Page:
I'm a big fan of YNABs mantra to "give every dollar a job".
(For the uninitiated, YNAB—You Need A Budget—is a budgeting software and methodology. While the software can lapse into tedious minutia, like reconciling accounts, their framework for managing money is quite useful. If you'd like to give YNAB a try, click here.)
It's super powerful to take my pay-checks or other income and decide then and there how I'll spend that money.
It increases my sense of comfort, decreases my anxiety about money, and helps me align my spending with my financial goals.
Alas, this is not article about money.
It's about time.
Something I've always found peculiar about time is that we (here in the USA & Canada) associate time with money.
Just look at this list of common phrases about time, all of which frame time in terms of money:
This makes sense given the culture of work in my part of the world, where time is carefully quantified and commoditized.
This isn't the only way to measure time. It wasn't until 1884, barely 3 generations past, that world time was standardized according to Greenwich Mean Time, UTC 0:00.
Before then, long after, and even to today, different locales measured time according to their own seasons and sun sets. For much of recent European history, time was measured against holy and spiritual doctrine and numerology.
In the fall of 2020 I began noticing that the ways I was passing the time weren't serving me. My values and the activities I was doing didn't match up.
I was regularly getting sucked into the vortex of my screen. I'd open my laptop to do some work and bam: 20 minutes later I'm reading a list of user-voted "Most Problematic Words of 2020"—wait, why am I even on my computer?And that's an example of a small distraction. On a bad day, I'd emerge from a 4 hour Youtube binge, my eyes aching as if they were dry sponges, a big dose of despondency surging in me.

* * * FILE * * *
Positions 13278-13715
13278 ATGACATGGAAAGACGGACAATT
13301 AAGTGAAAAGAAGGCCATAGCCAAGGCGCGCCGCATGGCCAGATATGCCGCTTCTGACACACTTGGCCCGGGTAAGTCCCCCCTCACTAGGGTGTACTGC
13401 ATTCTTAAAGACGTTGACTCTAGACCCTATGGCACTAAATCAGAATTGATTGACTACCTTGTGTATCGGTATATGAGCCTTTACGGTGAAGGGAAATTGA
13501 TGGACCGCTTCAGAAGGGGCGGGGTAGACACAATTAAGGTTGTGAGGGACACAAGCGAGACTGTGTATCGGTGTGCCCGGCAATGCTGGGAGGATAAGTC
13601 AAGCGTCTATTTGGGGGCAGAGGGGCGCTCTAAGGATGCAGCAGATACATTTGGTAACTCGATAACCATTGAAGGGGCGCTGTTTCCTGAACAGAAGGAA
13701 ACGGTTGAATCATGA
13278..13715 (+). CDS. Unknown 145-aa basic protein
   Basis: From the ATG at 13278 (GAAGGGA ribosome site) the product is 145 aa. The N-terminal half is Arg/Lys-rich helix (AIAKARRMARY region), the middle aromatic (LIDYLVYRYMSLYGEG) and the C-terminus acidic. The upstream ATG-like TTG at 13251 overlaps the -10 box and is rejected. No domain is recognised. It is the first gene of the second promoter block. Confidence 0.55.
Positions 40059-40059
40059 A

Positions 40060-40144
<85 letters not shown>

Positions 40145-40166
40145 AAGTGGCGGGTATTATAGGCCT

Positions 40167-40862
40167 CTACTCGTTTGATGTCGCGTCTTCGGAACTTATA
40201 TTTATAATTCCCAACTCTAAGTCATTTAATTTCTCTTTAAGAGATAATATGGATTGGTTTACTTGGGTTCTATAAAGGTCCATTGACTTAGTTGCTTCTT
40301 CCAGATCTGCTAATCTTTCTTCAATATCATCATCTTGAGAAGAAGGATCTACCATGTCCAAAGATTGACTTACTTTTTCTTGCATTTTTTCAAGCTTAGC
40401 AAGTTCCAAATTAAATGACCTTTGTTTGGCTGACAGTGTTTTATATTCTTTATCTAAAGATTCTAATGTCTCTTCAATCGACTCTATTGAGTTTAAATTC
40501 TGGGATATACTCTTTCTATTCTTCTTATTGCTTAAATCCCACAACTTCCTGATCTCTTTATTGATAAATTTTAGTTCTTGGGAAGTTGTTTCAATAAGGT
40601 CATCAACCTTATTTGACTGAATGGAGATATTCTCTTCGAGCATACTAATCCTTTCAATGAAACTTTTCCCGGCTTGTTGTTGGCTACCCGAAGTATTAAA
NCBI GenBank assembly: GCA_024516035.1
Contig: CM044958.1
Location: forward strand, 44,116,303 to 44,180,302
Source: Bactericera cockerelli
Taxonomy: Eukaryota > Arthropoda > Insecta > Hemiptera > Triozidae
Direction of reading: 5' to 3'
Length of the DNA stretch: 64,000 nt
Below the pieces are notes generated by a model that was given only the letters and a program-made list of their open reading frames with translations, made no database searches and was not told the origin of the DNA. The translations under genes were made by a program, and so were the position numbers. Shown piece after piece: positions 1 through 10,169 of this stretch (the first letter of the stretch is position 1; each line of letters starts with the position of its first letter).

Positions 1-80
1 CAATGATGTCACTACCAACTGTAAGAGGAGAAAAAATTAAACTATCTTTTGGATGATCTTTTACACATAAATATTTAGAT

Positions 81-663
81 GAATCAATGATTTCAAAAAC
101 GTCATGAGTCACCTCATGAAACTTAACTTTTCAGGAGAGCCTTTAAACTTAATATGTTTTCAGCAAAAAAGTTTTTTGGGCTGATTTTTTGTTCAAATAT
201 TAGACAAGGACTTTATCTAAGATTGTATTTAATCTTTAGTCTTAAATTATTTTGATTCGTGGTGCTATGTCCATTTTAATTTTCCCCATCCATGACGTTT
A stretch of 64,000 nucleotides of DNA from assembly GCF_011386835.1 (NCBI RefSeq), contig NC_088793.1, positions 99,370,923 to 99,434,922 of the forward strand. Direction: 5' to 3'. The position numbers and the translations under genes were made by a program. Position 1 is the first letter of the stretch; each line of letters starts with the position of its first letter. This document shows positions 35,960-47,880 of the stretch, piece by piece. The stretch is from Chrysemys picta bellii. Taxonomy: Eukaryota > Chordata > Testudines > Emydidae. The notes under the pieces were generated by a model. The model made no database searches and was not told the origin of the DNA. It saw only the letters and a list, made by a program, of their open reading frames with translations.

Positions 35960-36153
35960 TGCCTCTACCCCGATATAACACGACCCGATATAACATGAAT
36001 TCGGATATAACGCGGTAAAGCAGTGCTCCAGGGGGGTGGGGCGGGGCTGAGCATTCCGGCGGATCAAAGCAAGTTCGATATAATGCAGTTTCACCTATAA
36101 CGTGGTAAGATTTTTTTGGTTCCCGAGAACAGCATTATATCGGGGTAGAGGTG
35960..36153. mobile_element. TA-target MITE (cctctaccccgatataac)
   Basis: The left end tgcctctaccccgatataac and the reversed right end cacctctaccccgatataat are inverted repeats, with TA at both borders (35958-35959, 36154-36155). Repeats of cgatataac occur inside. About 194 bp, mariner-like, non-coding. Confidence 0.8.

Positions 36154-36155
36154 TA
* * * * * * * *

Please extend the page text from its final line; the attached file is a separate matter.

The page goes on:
The hardest part about these moments is transitioning out of them and rediscovering my purpose.
On a wet, rainy walk I had the idea to assign each day a specific category to help prioritize important projects or duties—in other words, in the language of YNAB's budgeting software, what would happen if I gave every day a job?
This is the experiment I ran last month.
My hypothesis was that if I gave each day a job I would have more clarity of purpose. This clarity of purpose would help me make smooth transitions, resulting in less distraction and wasted time.
To set up my experiment I began by defining a priority for each week day based off of my responsibilities at work.
Here are my daily priorities for this experiment.
I started implementing this strategy on January 4, the first day of the first work week of 2021.
You can find my week by week reflections below or skip further to my take aways.